The FBI is asking Apple to help unlock two iPhones that investigators think were owned by Mohamed Saeed Alshamrani, the man accused in last month’s shooting attack at the Pensacola Naval Air Station in Florida that killed three people.

In a letter sent late Monday to Apple’s general counsel, the FBI said that although it has court permission to search the contents of the phones, both are password-protected. “Investigators are actively engaging in efforts to ‘guess’ the relevant passcodes but so far have been unsuccessful.”

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The letter, from FBI General Counsel Dana Boente, said officials have sought help from other federal agencies as well as experts in foreign countries and “familiar contacts in the third-party vendor community.” That may be a reference to the still-undisclosed vendor that helped the FBI open the locked phone of Syed Farook, the gunman who attacked a city meeting in San Bernardino, California, in 2015. The Justice Department took Apple to court after the company refused to help the FBI open that phone.

Dec. 7, 201902:09

A spokesman for Apple on Monday pointed to a letter the company sent to its customers during the legal battle over the San Bernardino phone. It said complying with the FBI’s demand would require producing a new version of the iPhone operating system. If that software fell into the wrong hands, it “would have the potential to unlock any iPhone in someone’s physical possession.”

A law enforcement official said there’s an additional problem with one of the iPhones thought to belong to Alshamrani: He apparently fired a round into the phone during the shooting attack, further complicating efforts to unlock it.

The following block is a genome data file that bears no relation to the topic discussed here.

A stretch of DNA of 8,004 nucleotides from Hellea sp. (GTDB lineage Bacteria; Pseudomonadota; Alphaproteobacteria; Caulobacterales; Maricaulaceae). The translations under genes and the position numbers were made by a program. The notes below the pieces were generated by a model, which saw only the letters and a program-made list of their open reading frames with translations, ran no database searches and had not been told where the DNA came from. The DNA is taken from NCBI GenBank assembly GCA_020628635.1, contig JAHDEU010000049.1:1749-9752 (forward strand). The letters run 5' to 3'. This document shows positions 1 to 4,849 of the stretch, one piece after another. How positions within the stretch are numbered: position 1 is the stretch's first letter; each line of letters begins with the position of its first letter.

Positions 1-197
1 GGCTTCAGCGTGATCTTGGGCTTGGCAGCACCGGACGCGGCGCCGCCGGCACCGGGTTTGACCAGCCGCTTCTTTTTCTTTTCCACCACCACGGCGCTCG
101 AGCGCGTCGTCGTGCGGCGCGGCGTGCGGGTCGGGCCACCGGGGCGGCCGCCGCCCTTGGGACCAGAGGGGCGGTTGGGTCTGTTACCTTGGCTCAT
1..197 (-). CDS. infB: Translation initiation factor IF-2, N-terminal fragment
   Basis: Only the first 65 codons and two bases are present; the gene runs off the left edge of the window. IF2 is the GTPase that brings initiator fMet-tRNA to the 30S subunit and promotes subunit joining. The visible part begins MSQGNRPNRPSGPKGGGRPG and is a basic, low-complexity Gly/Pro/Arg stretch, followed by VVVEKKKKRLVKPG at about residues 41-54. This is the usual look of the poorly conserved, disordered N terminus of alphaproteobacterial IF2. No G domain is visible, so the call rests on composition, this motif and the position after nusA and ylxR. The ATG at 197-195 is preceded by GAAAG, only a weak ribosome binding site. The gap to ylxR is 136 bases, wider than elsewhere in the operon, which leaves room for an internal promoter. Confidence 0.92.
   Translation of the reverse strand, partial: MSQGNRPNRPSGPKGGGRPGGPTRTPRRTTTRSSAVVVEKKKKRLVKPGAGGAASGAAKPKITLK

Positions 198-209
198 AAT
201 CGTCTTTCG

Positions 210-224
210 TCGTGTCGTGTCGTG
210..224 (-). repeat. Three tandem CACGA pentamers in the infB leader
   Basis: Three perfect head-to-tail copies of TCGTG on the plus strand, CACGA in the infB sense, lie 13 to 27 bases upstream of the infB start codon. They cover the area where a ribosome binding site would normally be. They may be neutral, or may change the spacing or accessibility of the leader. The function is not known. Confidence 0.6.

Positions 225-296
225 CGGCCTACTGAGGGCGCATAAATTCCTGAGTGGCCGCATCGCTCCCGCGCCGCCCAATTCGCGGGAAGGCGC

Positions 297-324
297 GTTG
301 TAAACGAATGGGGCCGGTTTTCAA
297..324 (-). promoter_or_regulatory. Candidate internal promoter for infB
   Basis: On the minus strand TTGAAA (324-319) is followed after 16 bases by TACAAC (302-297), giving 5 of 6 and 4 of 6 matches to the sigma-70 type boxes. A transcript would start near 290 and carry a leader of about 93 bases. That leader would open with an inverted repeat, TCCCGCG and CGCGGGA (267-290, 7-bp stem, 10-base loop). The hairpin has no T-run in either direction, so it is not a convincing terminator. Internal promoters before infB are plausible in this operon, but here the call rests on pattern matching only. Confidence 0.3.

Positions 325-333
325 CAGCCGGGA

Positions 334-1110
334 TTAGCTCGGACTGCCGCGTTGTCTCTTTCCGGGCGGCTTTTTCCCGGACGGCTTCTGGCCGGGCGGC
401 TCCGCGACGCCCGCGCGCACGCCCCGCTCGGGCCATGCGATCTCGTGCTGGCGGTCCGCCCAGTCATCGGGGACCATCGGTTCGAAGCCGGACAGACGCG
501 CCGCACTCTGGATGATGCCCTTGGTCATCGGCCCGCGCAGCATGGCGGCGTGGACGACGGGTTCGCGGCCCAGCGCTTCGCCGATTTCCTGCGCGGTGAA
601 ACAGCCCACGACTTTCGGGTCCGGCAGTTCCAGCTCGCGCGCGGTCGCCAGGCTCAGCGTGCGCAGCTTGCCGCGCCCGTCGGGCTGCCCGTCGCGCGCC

Another official said Alshamrani, a member of the Saudi Arabian air force who was taking flight training, apparently acted alone in the shooting but cautioned that the investigation is not complete.

Attorney General William Barr said last month in an NBC News interview that the Pensacola shooting “appeared to be” an act of terrorism, but officials have not yet formally offered any conclusion. “Even though the shooter is dead,” the FBI letter said, agents want to search its contents “out of an abundance of caution.”

According to the letter, the iPhones were sent to the FBI’s crime lab in Quantico, Virginia. “We stand ready from a logistical standpoint to do whatever is needed of us to work with Apple in effectuating the court’s order.”

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